Mark: [Laughs]. In fact, today is one of the first days I’ve been out of my kitchen in a long while. I spend a lot more time internally. But, actually, I am also spending a lot of time with clients. One of the good things about this world is that clients are in their kitchens somewhere in the world as well, and I can get to clients in Australia, in India, in Latin America in a moment, as opposed to having to get on a plane and fly to see them.
Half my day, at least, is still spent interacting with clients, and then the other part of the day is a balance between the management of a very large, complex enterprise. You’re trying to make sure you’re keeping busy and economically successful, and then the rest of the time is with the people – the people and the teams – trying to make sure that they are motivated, and inspired, and know where they fit in.
Phil: Very good. We have a final question, Mark. When you look at the next 12 months, we’re not quite through a pandemic yet; we’re hoping a vaccine is going to bail us out of that; we have a booming stock market; we have booming unemployment; and we have a very, very confused and volatile outlook as to the economy and how things are going to shake out. Beyond answering me with the word “chaos” [Laughs]…
Phil: …what do you think the world’s going to be like in a year’s time?
Mark: Well, Phil, I’m actually more optimistic than pessimistic about that picture, Phil. I mean, I think that the world will actually be in a better place than it was at the end of last year. There’ll be a little bit more certainty, I hope. Clearly, we are still in an environment of stop-start in many parts of the world, but I think each time we’re doing it, we are gaining a bit more muscle memory about how to deal with it.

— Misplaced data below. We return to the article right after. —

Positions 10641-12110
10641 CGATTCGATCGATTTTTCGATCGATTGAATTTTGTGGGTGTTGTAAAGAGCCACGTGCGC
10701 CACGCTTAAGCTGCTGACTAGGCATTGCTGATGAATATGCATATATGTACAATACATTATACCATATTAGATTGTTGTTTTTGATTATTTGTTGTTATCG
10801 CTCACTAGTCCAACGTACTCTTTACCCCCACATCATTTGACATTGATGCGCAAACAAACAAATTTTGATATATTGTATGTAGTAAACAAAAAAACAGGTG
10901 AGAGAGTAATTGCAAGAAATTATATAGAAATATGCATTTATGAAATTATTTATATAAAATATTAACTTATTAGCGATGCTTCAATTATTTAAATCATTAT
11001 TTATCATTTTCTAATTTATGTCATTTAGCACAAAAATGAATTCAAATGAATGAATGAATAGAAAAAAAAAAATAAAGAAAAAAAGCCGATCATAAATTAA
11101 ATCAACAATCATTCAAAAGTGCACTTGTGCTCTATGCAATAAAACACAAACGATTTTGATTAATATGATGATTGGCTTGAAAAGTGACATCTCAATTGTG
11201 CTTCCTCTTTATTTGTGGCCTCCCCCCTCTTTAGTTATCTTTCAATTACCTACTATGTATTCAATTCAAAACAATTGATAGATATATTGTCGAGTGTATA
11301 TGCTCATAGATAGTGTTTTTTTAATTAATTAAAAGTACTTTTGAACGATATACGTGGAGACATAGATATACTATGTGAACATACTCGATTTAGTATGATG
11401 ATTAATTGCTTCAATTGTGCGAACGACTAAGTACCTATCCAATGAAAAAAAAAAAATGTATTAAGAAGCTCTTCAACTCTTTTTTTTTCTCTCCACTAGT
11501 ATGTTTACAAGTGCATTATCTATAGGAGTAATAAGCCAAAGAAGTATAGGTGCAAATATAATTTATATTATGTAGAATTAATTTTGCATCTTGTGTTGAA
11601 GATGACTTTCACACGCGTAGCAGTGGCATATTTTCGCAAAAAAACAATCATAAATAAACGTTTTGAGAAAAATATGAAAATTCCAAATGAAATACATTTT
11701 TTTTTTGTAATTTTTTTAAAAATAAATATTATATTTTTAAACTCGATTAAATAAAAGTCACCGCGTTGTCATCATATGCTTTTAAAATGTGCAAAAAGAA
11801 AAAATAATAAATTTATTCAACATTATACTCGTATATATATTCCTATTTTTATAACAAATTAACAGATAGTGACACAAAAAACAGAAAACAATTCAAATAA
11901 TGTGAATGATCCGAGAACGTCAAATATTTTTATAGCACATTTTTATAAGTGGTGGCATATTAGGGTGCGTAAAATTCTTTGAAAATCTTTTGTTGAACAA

At the same time, we shouldn’t walk past the fact that there’ll be a degree of fatigue of this world as well, which starts to have other implications for how people feel about how they can cope with it. Overall, my feeling is that we’ll have a choppiness in the first half of the year. We are going to be in a world where we’re likely going to have a lot of remote working still going on, for a very big part of that, but then I think we’re going to start to see some version of a new normal emerging in the second half of the year. We’re seeing clients who are using this moment to reset their business strategies; they are accelerating their digital journeys. All of that is goodness for us, if we can help them with that transformation.
The critical thing for us is to make sure that we’re well positioned in our relationships with our clients with the right skills in the right place, and that we can then help with that co-creation, which I think will be in a more benign environment towards the back end of the year.
Phil: What do you think services are going to look like in two years’ time? When you look out, we get beyond the pandemic and to some type of economic rebound; it’s going to be very different…
Mark: There are lots of what-ifs in there, aren’t there, in terms of what the world’s going to be like. I would say that if you just look at the amount of change that’s going to be spooled up – pent up demand, and, more importantly, thought up demand – I believe people have been thinking about new things in different ways. As they start to now execute on that, we’ll see big enterprises executing quite substantive change. A well-positioned services capability that can help with those journeys has an opportunity to thrive, so I’m optimistic about that.
“There is a changed relationship between the world of services and clients; it is very much more a co-creational world and very much more a co-skilling world.”
There is a changed relationship between the world of services and clients; it is very much more a co-creational world and very much more a co-skilling world. There’s going to be much more desire for an ability to have self-reliance and adaptability built into the client organisations through their experiences of this transformation, so that, to me, is exciting. I think there will be a lot of opportunity. We have to make sure we’re well positioned for it; that’s something I’m very much looking forward to.
Phil: Excellent. Well, thank you very much, Mark. That was a wonderful discussion which I know our avid readers will appreciate.